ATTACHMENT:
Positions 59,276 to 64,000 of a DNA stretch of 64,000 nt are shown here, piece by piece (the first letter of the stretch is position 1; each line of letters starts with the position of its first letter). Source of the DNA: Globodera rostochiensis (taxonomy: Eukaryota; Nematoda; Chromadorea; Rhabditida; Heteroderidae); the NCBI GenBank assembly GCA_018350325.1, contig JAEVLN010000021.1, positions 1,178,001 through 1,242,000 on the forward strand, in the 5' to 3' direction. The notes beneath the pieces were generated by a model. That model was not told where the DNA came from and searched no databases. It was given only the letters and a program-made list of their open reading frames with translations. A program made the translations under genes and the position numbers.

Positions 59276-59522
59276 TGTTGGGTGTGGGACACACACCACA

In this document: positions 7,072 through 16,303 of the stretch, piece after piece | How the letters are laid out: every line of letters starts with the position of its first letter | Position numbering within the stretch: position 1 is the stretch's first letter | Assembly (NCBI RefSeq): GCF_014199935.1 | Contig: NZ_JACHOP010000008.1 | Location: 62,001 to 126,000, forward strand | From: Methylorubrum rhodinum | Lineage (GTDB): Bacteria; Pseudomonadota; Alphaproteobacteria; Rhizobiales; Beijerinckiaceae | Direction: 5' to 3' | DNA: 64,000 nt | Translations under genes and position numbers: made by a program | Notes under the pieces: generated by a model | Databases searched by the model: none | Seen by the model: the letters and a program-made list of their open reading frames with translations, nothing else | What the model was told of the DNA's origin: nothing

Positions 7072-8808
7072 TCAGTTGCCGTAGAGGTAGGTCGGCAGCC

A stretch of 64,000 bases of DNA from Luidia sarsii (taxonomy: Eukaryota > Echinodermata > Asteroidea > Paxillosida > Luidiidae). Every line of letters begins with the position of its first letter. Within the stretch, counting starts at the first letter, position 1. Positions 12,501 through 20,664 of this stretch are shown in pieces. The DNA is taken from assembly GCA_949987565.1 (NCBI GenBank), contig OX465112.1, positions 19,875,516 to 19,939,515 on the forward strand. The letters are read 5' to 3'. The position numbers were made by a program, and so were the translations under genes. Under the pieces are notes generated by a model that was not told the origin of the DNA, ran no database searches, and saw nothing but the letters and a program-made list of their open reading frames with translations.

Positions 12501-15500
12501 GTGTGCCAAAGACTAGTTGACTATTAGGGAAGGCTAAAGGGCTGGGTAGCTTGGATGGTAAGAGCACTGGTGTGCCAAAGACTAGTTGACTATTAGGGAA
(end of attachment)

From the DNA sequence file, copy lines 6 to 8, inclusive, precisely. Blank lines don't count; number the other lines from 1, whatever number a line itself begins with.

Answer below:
7072 TCAGTTGCCGTAGAGGTAGGTCGGCAGCC

A stretch of 64,000 bases of DNA from Luidia sarsii (taxonomy: Eukaryota > Echinodermata > Asteroidea > Paxillosida > Luidiidae). Every line of letters begins with the position of its first letter. Within the stretch, counting starts at the first letter, position 1. Positions 12,501 through 20,664 of this stretch are shown in pieces. The DNA is taken from assembly GCA_949987565.1 (NCBI GenBank), contig OX465112.1, positions 19,875,516 to 19,939,515 on the forward strand. The letters are read 5' to 3'. The position numbers were made by a program, and so were the translations under genes. Under the pieces are notes generated by a model that was not told the origin of the DNA, ran no database searches, and saw nothing but the letters and a program-made list of their open reading frames with translations.

Positions 12501-15500